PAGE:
The Stick Pull (Cliff)
Scratches: Beetle Boy (exploitative employer), Lobsterboy (healthy), Slick (legal problems), Ottoman (unsanctioned sex), Wink (exploitative employer), Pig Farming Goalie (stress), Colonel (unsanctioned injury), Giebelhaus (exploitative employer)
Lobsterboy's gametime decision to stay dry instead of venturing into
Sunday's light drizzle disappointed a lot of the roadsters. Only five
weeks ago he couldn't find a place between the pipes when four other rearguards
had already strapped on the leg pads for a mini-tournament.
But since then, Ottoman has succumbed to temptations of the flesh and last week, Pig Farming Goalie, worn down by the mental toll of his position, announced his self-imposed exile. And the venerable veteran has been unwilling to reclaim his position.
"I think maybe the game has passed him by," said Paul One of the truant shotstopper. "We had so many guys who could play goal, and people were just taking it for granted. There's no commitment to the game."
"The guys are feeling a little let down," said Elvis. "They're disappointed with our current roster of goalies, who've decided it's more fun to sit around than come out and play hockey."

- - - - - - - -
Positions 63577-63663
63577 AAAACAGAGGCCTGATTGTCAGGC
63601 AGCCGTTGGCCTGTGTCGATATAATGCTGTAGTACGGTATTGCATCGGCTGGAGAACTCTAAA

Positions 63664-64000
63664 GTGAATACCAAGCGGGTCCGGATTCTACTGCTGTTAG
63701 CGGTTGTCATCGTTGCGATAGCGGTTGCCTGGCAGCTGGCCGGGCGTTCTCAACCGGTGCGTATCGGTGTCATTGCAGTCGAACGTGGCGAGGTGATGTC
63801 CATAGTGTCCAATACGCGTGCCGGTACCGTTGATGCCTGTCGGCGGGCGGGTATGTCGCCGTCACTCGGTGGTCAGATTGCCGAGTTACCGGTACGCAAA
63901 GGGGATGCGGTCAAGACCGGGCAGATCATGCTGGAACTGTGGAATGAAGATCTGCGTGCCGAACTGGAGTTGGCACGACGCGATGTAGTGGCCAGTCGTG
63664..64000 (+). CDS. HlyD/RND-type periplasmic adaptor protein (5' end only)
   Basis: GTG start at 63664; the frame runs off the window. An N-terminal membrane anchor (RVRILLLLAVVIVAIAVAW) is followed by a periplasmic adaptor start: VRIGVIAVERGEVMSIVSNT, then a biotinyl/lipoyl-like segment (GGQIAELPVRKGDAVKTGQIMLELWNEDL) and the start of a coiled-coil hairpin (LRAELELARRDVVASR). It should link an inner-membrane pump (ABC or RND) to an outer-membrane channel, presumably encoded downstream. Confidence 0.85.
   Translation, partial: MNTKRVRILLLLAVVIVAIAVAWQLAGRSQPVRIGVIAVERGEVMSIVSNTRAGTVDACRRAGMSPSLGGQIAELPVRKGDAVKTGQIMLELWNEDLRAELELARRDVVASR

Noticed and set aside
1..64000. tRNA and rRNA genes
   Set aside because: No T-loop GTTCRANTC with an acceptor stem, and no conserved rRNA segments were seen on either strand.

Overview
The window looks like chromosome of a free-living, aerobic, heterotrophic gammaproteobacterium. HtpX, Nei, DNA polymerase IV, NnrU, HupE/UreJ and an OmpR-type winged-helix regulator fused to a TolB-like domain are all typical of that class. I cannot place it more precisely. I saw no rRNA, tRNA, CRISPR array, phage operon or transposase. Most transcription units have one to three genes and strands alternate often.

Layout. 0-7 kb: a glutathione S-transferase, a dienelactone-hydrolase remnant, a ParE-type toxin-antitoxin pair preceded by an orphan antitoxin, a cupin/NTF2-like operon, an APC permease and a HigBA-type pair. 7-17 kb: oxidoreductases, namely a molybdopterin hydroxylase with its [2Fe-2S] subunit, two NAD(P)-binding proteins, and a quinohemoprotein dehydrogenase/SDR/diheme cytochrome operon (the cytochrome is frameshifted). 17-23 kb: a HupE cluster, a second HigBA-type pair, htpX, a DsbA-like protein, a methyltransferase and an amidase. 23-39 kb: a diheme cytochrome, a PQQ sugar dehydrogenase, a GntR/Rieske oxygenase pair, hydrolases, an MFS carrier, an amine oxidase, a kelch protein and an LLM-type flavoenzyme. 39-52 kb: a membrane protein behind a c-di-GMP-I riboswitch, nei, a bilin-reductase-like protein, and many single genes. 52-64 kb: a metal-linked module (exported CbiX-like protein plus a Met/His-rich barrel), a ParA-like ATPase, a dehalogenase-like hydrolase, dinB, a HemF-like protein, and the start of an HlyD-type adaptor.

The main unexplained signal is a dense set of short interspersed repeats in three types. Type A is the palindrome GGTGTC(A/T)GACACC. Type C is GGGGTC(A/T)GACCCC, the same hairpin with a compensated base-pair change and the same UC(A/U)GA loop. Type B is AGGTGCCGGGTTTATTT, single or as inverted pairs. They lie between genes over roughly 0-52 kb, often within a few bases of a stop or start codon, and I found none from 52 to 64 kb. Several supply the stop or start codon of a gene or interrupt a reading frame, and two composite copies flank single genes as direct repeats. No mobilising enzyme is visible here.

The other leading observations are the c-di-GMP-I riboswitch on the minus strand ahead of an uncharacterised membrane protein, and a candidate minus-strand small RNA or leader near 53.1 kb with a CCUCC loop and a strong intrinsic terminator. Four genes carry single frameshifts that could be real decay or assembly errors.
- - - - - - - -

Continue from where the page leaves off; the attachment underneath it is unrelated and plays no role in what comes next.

Elvis played his first game in a month, after he returned from an
international scouting mission. And by the end of the game, the usually
feisty forward showed the effects of his extended layoff, walking back
to the defensive zone, steering away from battles in the corners, and
"I was starting to feel it," said Elvis of his flagging fitness. "I was sorta running low on steam at the end."
Besides Lobsterboy, Sunday's roster was further depleted by three
regulars, Beetle Boy, Giebelhaus and Wink, who were forced to service
the onerous demands of their exploitative employers. But one roadster's
exploitation is another's opportunity, as two rookies were able to step
into the lineup to make their Sunday Morning debuts. Neither seemed prepared
for the tempo.
Cowboy Bill, a big lumbering defender recruited by Gump, struggled to control the evil orange plastic ball until he finally connected for his first goal late in the game.
Cliff, a small, wiry bandmate of Billy Idol's, had trouble with his footing, falling heavily time and again as he slipped on the concrete courts, slicked by the morning's drizzle.
"I think they were a little shell-shocked," said Elvis.
And his side was only too happy to take advantage.
"We were looking for the match up whenever we saw both those guys out there."
But, said Paul One, the newcomers could hardly be faulted for their side's woes, as the treacherous conditions were a challenge for even the veterans.
"I think it's the slick court, there's lots of open breaks and odd-man rushes," said the aging forward. "If you're running up court, it's hard to stop and come back. The ball takes a bounce and starts heading in the other direction, but you just can't turn and get back in a hurry."